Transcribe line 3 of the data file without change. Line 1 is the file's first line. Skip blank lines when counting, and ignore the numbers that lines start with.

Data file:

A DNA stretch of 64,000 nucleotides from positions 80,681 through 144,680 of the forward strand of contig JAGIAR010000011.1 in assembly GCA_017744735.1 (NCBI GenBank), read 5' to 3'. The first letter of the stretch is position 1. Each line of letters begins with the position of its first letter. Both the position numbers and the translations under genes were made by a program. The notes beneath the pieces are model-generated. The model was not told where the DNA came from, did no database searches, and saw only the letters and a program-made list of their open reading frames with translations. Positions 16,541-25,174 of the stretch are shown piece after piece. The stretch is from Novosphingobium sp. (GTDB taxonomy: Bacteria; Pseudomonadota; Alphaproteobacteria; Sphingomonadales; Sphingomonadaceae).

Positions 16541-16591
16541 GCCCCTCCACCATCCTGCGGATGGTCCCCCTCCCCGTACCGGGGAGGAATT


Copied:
16541 GCCCCTCCACCATCCTGCGGATGGTCCCCCTCCCCGTACCGGGGAGGAATT